Security 101

Tip: How to secure and test your passwords

secure-password-580x367Passwords and data leaks are so common nowadays that you can’t be sure about what site was last hacked. In the last couple of months, users from big companies such as, Linkedin, Yahoo!, Blizzard Entertainment and even Sony got hacked and their personal data exposed.

A password hack doesn’t seem particularly harmful but the truth is that most people use the same login/password for every site they have an account on. That means if someone got your password in, they’ve possibly got your Gmail and PayPal passwords, and use your information for an identity theft and account hijack.

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Here are a few tips to make your digital life a bit safer.

How not to be a victim of password theft (or at least make it tougher for account hijackers)

Internet Security 101 is as simple as having a few different login and password for your favorite websites. Three usernames, each with different passwords is a good and easy idea: one super tough for those extremely-important-accounts, another not as difficult for your social network sites and public profiles, and one easy cheasy for those accounts you don’t mind at all. The most secure option would be to have a different password for each site, but logins and passwords are almost as forgettable as phone numbers.

If you’re a paranoid parrot and really want an OMG password for your most important accounts, the GRC | Ultra High Security Password Generator allows you to create strings of random printable ASCII characters, not just alphanumeric. There’s a problem though if you don’t remember strings like w$:s;Sw43,89V}0G+E_TvK=, but once you save it in your browser you won’t have to type it in again. And if you’re worried that someone will steal your computer and hack your accounts, worry not! You can always erase your stored passwords with Prey’s Secure module.

If you chose to create your own passwords based on things you like or you’ll easily remember, keep in mind most single user password hacks are made by bots using brute force—randomly trying dictionary words again and again.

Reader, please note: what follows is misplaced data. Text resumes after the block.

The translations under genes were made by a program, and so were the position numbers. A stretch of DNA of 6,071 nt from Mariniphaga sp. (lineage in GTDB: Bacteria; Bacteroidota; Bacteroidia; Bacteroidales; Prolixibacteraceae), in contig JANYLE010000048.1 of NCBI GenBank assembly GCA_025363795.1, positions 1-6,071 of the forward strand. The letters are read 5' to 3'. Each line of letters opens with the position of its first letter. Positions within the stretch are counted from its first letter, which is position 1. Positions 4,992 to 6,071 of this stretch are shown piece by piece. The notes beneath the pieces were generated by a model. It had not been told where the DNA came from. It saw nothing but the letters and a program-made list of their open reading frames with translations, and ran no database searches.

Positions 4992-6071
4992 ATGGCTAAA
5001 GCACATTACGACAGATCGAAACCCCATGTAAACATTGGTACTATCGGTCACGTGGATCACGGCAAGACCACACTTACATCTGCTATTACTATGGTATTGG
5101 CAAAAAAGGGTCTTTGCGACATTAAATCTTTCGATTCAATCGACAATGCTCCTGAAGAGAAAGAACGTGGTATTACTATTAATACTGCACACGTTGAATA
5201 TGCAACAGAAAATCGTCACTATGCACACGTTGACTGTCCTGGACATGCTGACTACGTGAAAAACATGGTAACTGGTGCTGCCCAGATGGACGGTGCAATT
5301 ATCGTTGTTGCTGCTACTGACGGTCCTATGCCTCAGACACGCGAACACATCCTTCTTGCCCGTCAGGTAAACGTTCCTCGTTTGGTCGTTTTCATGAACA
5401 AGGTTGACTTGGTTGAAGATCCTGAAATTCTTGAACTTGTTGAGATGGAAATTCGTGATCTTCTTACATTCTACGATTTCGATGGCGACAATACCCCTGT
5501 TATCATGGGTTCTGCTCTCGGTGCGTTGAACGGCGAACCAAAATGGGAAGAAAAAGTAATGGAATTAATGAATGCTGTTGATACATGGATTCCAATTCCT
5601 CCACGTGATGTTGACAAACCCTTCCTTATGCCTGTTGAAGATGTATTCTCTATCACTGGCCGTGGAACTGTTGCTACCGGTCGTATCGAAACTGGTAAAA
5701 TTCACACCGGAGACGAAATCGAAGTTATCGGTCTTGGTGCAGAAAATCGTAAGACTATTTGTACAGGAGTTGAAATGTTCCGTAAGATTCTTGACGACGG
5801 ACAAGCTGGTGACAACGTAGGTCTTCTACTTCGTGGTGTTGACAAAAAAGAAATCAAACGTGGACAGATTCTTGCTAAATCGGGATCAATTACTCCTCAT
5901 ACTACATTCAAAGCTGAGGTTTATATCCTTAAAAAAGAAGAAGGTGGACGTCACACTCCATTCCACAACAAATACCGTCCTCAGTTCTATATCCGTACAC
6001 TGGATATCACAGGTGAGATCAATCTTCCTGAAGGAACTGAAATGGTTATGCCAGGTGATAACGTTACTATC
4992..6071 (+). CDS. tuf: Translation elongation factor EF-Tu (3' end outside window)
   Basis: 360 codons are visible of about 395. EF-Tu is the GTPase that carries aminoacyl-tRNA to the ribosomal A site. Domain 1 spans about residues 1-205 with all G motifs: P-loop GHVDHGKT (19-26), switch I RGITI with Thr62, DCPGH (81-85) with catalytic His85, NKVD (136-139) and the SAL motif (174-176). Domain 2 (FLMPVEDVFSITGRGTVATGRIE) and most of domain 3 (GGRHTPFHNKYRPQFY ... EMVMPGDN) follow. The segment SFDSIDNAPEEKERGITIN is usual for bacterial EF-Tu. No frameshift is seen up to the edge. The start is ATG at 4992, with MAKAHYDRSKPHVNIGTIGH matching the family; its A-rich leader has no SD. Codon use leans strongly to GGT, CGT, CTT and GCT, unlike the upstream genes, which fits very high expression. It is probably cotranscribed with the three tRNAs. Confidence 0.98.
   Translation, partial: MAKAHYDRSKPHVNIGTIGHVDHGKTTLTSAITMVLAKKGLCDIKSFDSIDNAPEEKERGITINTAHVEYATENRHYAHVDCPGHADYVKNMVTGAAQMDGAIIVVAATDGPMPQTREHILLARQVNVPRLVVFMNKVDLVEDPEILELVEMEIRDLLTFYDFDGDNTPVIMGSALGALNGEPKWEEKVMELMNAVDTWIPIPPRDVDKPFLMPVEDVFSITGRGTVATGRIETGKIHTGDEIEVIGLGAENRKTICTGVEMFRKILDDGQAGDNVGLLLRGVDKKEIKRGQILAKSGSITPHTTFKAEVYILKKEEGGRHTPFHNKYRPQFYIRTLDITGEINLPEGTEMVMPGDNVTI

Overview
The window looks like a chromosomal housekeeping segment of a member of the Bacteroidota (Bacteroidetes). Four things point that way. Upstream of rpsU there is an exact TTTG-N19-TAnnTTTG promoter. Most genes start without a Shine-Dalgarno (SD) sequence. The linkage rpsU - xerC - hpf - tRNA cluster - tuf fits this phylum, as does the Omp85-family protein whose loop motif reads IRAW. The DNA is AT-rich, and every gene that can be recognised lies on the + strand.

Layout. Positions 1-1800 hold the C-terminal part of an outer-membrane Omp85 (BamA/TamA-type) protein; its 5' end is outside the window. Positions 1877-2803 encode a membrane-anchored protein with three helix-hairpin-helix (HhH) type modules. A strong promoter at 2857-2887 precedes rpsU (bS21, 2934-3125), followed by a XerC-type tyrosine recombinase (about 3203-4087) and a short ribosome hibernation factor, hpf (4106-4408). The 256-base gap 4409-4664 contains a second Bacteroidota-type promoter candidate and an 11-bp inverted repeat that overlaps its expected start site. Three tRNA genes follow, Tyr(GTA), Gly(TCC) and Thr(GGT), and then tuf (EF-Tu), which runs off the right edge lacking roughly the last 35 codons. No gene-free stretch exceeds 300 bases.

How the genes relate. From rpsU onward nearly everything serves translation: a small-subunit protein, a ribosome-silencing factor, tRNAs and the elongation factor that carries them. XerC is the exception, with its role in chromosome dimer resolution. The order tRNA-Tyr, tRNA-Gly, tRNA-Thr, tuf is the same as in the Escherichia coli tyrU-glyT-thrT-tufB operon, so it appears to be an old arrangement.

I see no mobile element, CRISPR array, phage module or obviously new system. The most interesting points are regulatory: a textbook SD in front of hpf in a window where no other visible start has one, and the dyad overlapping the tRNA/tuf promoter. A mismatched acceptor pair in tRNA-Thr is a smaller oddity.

Passwords like 123456, password,qwerty or using your date of birth are easily remembered, but also easy guessed. You could use dictionary words, but include caps, numbers and non alphanumeric characters such as dots, commas, colons, semicolons or question marks. For example, Where;is:the!B4throom? is a very strong password and not that hard to learn.

As a tip, try using the first two letters of things you really, really like—songs, movies, videogames, etc. For someone that is nuts about “Whole Lotta Love” by Led Zeppelin, LeZeWhLoLo’69 is a very strong password which includes the first two letters of each word of the band’s name, the song, an apostrophe and the song release year—all the things a true fan would know—this also follows our previous guidelines: caps, numbers and non alphanumeric characters. Too easy? Go and test it at How Secure Is My Password.

I can’t even remember my cellphone number, how am I supposed to get three different passwords?

Our memory works in some mysterious ways and not all the people are equally gifted. Luckily for them there are password manager apps that store security and discloses it using a single password—anyway, you do need to create and remember at least one and it better be strong. If you’re going to a password manager app, we recommend LastPass. It’s free and works on Windows, Mac, Linux and a variety of mobile devices; it saves and encrypts your passwords on your computer, which is more secure than a browser’s default saving option, making brute force attacks pretty useless.

If you choose to use LastPass, you can generate insanely strong ASCII passwords using GRC, generating a different password for each of your accounts.

Too long, I didn’t read the whole post

Here’s a quick summary of what’s a good practice, keeping your passwords safe and secure.

  • Many sites have been hacked lately and their user’s data exposed.
  • Using the same login and password for every site allows hackers to hijack all your accounts.
  • Use strong, different passwords.
  • If you can’t remember then all, try LastPass
About the author

Fabián Núñez

I love tech and Asian food. Headbanging since 2002. Overall badass.